The catechism of the Roman Catholic Church calls homosexual acts “acts of grave depravity” and “intrinsically disordered” because they “close the sexual act to the gift of life.” But the catechism also says that homosexuals “must be accepted with respect, compassion, and sensitivity.”

Speaking at UMSL, he said he believed the bishops’ teaching on homosexuality had been a contributing factor in growing suicide rates among gay teenagers.

“We ought to own some of that,” he said. “The church’s hard line against homosexuality causes that kind of damage.”

The St. Louis Archdiocese did not respond to a request for comment about Meier’s book, but Archbishop Robert Carlson released a statement saying that Meier, “as a man who experiences same-sex attraction,” had “an opportunity to be an example and mentor to Catholics in the archdiocese who struggle with the same feelings.”

“Whether he will seize this opportunity to proclaim the Gospel of Life, which offers the truth about the beauty and sanctity of human sexuality, is entirely within his control,” Carlson said.

Meier, who recently celebrated the 15th anniversary of his ordination, said his sexuality had never been a secret to his family and friends. He said that when he was interviewed during the screening process at Kenrick Seminary, he answered truthfully to the six interviewers (of nine, total) who asked about his sexual orientation and history. When they asked him if he believed he could be celibate, he answered, “I think so.”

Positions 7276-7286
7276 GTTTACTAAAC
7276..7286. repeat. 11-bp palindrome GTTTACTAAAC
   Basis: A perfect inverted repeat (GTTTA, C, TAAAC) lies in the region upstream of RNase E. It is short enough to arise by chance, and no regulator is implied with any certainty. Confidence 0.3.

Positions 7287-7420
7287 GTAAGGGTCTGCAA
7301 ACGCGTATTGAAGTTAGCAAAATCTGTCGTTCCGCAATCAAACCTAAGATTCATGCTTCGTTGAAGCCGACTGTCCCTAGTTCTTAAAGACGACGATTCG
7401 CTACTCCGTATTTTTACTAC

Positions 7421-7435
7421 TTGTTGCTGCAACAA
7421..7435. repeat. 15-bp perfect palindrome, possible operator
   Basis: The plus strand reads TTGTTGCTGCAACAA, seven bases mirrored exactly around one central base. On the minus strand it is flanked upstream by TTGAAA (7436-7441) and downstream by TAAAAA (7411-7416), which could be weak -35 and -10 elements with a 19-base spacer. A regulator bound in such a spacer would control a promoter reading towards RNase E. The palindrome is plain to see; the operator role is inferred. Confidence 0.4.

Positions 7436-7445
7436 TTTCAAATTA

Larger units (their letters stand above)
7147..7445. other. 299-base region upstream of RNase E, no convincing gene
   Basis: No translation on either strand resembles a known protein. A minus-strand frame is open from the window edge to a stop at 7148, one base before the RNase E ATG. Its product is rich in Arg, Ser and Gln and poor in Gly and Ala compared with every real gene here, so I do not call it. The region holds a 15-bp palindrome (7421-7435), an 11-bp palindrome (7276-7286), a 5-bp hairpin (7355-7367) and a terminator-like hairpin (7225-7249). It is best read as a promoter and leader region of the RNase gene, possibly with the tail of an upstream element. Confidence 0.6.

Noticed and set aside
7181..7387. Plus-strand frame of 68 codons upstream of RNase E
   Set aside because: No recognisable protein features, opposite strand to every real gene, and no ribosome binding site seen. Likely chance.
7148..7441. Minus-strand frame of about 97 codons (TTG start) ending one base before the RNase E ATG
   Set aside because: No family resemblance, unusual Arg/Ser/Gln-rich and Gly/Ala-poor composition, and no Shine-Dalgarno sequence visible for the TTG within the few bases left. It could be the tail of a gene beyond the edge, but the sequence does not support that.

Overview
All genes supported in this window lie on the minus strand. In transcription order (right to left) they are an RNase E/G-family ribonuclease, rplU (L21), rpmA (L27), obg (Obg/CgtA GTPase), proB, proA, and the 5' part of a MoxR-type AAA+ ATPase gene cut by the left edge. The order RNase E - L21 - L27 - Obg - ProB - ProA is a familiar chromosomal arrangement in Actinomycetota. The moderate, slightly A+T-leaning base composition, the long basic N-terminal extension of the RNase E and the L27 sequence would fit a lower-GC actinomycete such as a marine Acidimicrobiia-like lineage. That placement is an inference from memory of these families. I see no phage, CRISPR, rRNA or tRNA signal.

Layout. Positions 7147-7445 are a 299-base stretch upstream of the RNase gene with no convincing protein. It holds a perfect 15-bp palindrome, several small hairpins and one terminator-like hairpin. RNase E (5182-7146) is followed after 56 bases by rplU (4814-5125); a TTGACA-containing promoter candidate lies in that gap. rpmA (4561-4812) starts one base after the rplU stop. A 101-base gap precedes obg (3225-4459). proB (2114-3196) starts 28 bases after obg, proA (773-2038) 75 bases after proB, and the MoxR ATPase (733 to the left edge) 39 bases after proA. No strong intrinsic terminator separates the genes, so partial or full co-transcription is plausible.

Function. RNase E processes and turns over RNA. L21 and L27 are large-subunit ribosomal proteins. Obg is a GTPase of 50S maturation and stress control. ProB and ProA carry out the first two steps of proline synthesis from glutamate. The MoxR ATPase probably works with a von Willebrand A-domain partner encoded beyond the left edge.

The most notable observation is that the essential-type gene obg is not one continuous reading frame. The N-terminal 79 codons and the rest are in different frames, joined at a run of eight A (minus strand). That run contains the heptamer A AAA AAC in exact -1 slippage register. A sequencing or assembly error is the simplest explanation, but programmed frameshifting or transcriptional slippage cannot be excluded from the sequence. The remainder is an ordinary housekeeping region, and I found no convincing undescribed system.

The priest now says that his only relationship is “with the people of God,” and that he’s been faithful to his vows. “Celibacy is a rule the church imposes on its clergy. It’s always part of the package,” he said. “This is not about celibacy.”

The question for Meier—the question all his friends and family have been asking since he put his name on the book’s cover—is, “What now?”

Meier said he would like to remain a priest, but he knows that’s unlikely.

“To be a priest and active in ministry, you can’t say what I’m saying,” he said in answer to a question at the UMSL event. “I don’t think I’ll be getting any more paychecks from the archdiocese.”

The Rev. John Beal, a professor of canon law at the Catholic University of America, said that if a priest rejected the idea that “homosexual acts are gravely immoral, that would be a reason they can’t continue in ministry, because they’re dissenting from the teaching of the church.”

If Carlson finds anything in Meier’s book that contradicts church teaching, Meier could be suspended from ministry, and his license to act as a Catholic priest could be removed.

Meier already has, in essence, removed himself from ministry. In an act of solidarity with gay Catholics against the church’s teaching, he has refrained from administering the sacraments since taking a leave of absence. Recently he elected not to celebrate his aunt’s funeral Mass.

In his book, Meier said he had to go public as a matter of personal integrity.

“I see my speaking out as an act of love toward a community which was born of God’s radical inclusivity,” he wrote.

Source: CHARISMA NEWS.